Eczema is a kind of skin disorder which usually occurs in infants and children, but sometimes adults, too, are affected by it. The children who are affected by it get completely cured once they attain adulthood. Eczema is not a serious health disorder, but it definitely is irritating and painful. The term “eczema” does not indicate one specific disease of the skin, but is generally used to refer to all the disorders of the skin which involve dry, inflamed and irritated skin. This disorder is not infectious and can be cured by using right medications.
It is necessary to identify the ailment before starting a treatment regimen. Certain symptoms of eczema include: The skin may have reddish-brown patches; the skin becomes dry and itchy. During the night the itchiness increases; the skin may develop cracks, blisters and if badly infected it becomes purulent; and the affected area of the skin thickens and becomes raw to touch.
The causes of eczema or dermatitis may be both intrinsic as well as extrinsic. Some of the intrinsic factors are magnesium deficiency, sweat and allergy and extrinsic factors are exposure to certain chemicals, drugs and bacteria. On the basis of these two factors, eczema is classified into endogenous eczema, exogenous eczema and unclassified eczema. Depending upon the extent of infection, eczema can be chronic, acute or sub-acute.
There is no direct correlation between magnesium and eczema, but deficiency of magnesium does passively aggravate the symptoms of eczema. Magnesium is a vital element on which several biochemical reactions of the body are dependent. Under such circumstances, any discrepancy in its level may cause the symptoms to flare up. The study is a bit complicated, but an insight to it may help in effectively treating eczema.
Relationship Between Eczema and Magnesium
The relationship between eczema and magnesium can be summed up in three major points.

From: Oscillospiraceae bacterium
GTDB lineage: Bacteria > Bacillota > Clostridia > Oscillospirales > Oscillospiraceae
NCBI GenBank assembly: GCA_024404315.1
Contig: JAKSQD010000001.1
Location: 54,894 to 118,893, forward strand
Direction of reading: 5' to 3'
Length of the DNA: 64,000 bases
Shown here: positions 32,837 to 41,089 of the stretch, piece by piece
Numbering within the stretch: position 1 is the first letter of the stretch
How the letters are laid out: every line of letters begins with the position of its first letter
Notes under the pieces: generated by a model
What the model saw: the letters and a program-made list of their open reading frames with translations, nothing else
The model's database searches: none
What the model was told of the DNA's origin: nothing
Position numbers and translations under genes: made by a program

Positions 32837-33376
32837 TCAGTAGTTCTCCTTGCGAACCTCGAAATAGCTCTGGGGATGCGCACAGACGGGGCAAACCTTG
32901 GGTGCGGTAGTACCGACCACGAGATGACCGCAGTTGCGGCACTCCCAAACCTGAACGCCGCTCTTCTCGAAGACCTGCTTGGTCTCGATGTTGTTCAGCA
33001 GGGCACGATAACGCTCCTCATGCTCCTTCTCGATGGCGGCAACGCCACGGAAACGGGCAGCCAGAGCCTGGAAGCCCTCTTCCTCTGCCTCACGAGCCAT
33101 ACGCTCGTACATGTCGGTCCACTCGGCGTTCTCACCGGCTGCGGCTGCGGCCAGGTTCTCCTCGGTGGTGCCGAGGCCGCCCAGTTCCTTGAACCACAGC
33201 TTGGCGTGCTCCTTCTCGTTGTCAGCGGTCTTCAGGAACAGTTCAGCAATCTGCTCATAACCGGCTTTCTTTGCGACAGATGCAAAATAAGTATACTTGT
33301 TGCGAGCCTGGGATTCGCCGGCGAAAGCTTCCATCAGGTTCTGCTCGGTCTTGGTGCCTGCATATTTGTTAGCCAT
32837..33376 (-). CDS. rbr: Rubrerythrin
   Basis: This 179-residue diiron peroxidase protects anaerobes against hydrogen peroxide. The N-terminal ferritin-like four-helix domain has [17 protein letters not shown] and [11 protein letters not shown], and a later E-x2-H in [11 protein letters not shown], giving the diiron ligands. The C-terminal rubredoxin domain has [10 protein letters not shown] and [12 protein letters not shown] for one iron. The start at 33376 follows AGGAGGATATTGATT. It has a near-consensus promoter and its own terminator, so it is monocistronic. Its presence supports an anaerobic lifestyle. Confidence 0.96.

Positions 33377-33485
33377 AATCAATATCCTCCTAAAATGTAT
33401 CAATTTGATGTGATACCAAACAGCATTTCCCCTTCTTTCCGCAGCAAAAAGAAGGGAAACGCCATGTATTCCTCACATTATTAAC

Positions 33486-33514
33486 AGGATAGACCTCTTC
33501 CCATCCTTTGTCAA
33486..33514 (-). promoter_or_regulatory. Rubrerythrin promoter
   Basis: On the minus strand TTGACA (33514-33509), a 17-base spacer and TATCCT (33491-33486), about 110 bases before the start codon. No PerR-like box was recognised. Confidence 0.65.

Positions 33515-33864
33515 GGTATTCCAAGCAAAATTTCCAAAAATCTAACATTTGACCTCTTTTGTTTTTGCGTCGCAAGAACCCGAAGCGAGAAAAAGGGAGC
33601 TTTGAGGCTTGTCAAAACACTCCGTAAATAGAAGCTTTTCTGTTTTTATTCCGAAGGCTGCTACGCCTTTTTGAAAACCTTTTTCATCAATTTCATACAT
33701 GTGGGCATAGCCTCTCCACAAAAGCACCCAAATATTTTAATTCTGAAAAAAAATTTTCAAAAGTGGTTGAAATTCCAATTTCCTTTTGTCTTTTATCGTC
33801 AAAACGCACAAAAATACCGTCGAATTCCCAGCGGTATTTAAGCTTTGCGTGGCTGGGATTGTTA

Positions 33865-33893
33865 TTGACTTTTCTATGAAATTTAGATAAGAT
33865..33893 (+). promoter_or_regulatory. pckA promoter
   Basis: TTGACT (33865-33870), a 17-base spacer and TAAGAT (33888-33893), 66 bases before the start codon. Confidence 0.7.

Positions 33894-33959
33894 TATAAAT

Histamine production rises when there is magnesium deficiency causing the swelling of blood vessels and discharge of fluid into the skin and the underlying tissue. This results in reddened, blotchy and itchy skin which happens to be a classic symptom of eczema.
Magnesium is vital for lipid metabolism which is responsible for providing elasticity and moisture to the skin. When there is a deficiency of magnesium it lowers the fatty acids in the skin causing dryness. It hampers the skin’s protective shield making it more susceptible to inflammations and irritations. Thus, the dry patchy inflamed skin which happens in eczema is also due to the lowered levels of magnesium in the body.
The deficiency of magnesium in the body also triggers stress level. It is a known fact that stress tends to worsen the symptoms of eczema. Due to stress the hydrochloric acid (HCL) produced by the stomach is reduced resulting in B12 deficiency in the body. B12 is very essential for maintaining the health of tissue and it also is responsible for tissue repair. Atopic eczema is the outcome of B12 deficiency which in turn is caused by the low levels of magnesium.
The various types of eczema-like allergic eczema, neurodermatitis and seborrheic eczema have aggravated symptoms if there is deficiency of magnesium in the body. Magnesium acts as an immune-modulator and if its deficiency is tackled then the symptoms of eczema are bound to be relived.